It’s the third day of the blog tour for We’ve Come to Take You Home! I was so excited to read this book because the premise sounded fascinating. I remember a few weeks ago when Sarah mentioned it to me and I jumped at the chance of reading it. Here’s a little info about the novel and author, Susan Gandar, as well as some of my own thoughts on We’ve Come to Take You Home.
Samantha Foster and Jessica Brown are destined to meet. One lives in the twentieth century, the other in the twenty-first century
April 1916 and thousands of men have left home to fight in the war to end all wars. Jessica Brown’s father is about to be one of those men. A year later, he is still alive but Jess has to steal to keep her family from starving. And then a telegram arrives – her father has been killed in action.
Four generations later, Sam Foster’s father is admitted to a hospital’s intensive care unit with a suspected brain haemorrhage. A nurse asks if she would like to take her father’s hand. Sam refuses. All she wants is to get out of this place, stuck between the world of the living and the world of the dead, a place with no hope and no future, as quickly as possible.
As Sam’s father’s condition worsens, her dreams become more frequent – and more frightening. She realises that what she is experiencing is not a dream, but someone else’s living nightmare…
We’ve Come to Take You Home is an emotionally-charged story of a friendship forged 100 years apart.
A lot of Susan Gandar’s childhood was spent on film sets. Her father was a film production designer, who had worked on films such as ‘Lawrence of Arabia’ and ‘The Great Gatsby’.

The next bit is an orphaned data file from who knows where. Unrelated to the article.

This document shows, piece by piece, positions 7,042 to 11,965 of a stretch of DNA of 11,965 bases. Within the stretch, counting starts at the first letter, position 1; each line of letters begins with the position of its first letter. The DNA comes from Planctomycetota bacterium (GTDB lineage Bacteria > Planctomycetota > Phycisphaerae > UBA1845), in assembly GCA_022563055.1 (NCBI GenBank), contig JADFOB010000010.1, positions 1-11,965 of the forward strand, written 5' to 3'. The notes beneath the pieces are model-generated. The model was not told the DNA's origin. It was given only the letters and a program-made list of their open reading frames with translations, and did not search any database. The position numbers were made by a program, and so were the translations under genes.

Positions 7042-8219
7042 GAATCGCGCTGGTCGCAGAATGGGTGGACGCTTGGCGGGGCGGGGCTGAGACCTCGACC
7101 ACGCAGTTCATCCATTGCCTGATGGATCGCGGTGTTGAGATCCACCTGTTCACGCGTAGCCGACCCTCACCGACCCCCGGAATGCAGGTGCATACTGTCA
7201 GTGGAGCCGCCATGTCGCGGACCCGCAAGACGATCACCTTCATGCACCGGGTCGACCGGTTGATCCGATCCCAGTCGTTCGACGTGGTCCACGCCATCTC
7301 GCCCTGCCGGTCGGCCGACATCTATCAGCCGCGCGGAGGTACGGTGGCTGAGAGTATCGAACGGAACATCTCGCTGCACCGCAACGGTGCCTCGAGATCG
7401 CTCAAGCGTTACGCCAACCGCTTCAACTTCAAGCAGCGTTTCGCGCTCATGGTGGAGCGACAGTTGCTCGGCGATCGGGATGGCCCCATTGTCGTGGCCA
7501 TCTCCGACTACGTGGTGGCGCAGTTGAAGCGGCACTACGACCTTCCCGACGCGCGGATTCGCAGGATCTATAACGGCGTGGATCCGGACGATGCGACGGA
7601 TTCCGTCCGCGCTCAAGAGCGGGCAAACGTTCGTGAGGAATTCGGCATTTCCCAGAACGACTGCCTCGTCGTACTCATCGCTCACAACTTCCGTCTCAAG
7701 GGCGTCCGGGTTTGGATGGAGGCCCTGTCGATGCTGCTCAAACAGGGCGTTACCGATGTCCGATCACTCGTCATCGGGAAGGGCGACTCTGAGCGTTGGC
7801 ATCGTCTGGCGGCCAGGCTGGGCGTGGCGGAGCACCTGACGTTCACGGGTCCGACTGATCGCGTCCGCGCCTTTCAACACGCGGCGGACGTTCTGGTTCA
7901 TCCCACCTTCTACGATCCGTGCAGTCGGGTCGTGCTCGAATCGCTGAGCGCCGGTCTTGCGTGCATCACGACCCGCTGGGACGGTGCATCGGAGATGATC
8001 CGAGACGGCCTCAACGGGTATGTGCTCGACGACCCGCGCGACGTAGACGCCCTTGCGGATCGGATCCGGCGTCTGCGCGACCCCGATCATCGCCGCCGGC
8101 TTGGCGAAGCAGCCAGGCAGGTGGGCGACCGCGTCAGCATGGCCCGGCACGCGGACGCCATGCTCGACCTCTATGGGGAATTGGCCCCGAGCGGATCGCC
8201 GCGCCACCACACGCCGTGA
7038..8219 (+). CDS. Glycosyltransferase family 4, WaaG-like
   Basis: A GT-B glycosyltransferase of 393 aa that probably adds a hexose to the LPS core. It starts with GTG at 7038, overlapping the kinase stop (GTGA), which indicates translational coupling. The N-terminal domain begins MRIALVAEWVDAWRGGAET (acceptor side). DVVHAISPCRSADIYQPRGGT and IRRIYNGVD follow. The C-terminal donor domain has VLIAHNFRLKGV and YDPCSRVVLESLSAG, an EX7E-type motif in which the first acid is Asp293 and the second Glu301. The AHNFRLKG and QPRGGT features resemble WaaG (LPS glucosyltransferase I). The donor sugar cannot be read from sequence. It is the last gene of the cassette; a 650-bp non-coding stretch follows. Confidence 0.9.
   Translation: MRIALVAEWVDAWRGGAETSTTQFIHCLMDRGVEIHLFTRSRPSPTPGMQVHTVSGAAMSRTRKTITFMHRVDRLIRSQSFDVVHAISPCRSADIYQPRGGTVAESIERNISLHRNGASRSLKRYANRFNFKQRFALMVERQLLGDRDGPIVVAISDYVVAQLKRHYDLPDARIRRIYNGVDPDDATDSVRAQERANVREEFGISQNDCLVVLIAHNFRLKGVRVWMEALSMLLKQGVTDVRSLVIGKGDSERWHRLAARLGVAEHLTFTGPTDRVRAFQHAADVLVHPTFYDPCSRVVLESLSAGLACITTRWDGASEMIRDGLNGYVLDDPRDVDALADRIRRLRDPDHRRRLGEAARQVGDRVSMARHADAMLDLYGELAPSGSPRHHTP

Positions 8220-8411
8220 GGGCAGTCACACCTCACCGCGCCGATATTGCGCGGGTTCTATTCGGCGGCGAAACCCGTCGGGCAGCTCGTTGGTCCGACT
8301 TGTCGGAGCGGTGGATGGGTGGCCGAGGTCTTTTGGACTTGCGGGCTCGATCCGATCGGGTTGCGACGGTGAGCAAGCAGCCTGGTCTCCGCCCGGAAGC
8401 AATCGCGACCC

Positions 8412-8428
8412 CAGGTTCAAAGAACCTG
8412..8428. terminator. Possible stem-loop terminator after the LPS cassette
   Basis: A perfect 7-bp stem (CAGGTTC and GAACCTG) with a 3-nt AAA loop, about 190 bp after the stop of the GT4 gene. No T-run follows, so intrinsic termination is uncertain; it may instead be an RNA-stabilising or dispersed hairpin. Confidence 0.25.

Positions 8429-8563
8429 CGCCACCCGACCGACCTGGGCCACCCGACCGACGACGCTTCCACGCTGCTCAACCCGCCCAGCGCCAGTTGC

She began working in television as a script editor and story consultant, helping out on ‘Casualty’. Susan became known for going after the more ‘difficult’ stories at the same time successfully racking up viewing figures from 7 to 14 million. She developed various projects for the BBC and the independent sector.
Her debut novel, ‘We’ve Come to Take You Home’, is set in the present and in 1918. It is a crossover aimed at the adult and young adult women’s popular fiction market. It was published on 28th March by Matador.
The differing perspectives in this novel is one of my favourite aspects of it. I love that the two girls are almost a century apart and live such contrasting lives on the surface, however so many parallels can be made. Both of the girl’s stories are beautifully emotional. The protagonists, Sam and Jessica, are easy to relate to and offer an open and honest perspective on their lives.
As I said at the start of this post, I was excited by the premise of the novel and thankfully, the story kept me interested! Sam’s visions of the past are rather jarring which is great because you feel how she does in the book. She is disorientated and this feeling is translated really well with the writing.
This is a fascinating premise and I would recommend it, especially if (like me) you enjoying reading fiction from the World Wars.
Even more exciting, you can enter this international giveaway for a chance of getting a signed copy of the novel!